The Keats in my head was, if anything, that poet who by definition made mistakes. Of course, many of us have made more and larger mistakes than Keats could manage. But Keats seemed unusually enthusiastic about the prospect and more determined to be content with the result. It was a way to go adventuring on the cheap, to elevate unprovisioned circumstances into self-earned manly independence.

“I refused to visit Shelley, that I might have my own unfettered scope.”

“I will write independently. I have written independently without Judgment. I may write independently, and with Judgment, hereafter. The Genius of Poetry must work out its own salvation in a man: It cannot be matured by law and precept, but by sensation and watchfulness in itself.”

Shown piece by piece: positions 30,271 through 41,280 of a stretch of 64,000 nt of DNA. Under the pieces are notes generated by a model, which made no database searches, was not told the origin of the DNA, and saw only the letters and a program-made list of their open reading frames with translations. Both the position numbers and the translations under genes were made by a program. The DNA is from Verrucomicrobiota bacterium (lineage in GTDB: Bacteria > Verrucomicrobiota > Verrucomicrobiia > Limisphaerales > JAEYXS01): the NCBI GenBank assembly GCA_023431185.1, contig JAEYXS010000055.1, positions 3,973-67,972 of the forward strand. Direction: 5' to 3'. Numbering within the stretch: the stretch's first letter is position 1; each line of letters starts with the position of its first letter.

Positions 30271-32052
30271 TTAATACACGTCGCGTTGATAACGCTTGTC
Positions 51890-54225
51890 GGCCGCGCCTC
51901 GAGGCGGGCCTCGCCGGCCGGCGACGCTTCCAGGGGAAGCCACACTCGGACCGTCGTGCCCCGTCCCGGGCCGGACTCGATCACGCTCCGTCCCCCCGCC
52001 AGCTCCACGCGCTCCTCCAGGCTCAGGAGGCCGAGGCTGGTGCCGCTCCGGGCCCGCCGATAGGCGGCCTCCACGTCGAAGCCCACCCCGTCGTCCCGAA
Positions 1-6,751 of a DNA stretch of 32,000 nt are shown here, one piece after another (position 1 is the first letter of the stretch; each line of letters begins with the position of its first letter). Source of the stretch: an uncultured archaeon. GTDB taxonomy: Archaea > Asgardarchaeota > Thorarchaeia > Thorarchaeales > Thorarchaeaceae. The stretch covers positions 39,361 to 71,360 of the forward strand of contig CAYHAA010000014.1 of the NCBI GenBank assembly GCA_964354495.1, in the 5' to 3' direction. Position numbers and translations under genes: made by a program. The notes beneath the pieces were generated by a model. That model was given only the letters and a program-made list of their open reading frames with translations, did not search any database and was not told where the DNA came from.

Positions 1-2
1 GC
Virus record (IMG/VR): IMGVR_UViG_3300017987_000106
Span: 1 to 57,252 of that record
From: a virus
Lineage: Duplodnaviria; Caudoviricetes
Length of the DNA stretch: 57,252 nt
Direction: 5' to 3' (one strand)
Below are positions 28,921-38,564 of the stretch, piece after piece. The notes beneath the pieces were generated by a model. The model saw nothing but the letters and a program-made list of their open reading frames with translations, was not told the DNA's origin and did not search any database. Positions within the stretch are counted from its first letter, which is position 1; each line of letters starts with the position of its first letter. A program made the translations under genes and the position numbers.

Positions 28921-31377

“I feel that I make an impression upon them which insures me personal respect while I am in sight whatever they may say when my back is turned.”

Paul Kerschen’s Keats convinced me by making Keatsian mistakes in a Keatsian manner. And although it might sound odd, his Keats carried even more conviction for having changed. Death should be, after all, a life-changing experience, and one rarely survives one’s mid-twenties without some self-definitional trait being revealed as ballast; it’s the age when, for example, most sad poetic youths stop writing poetry.

In pre-posthumous Keats’s letters and his circle’s memoirs, we encounter an instantly charming young man: warm, forthright, engaged, generous, even pretty in a peculiar way. Byron and the Keatses’ icy guardian, Richard Abbey, were immune, or allergic, to his appeal, but more appear to have been susceptible. And we also encounter a moody, thin-skinned abandoned child: distrustful, paranoid at times, misanthropic and misogynistic, and quick to break his most fervent attachments.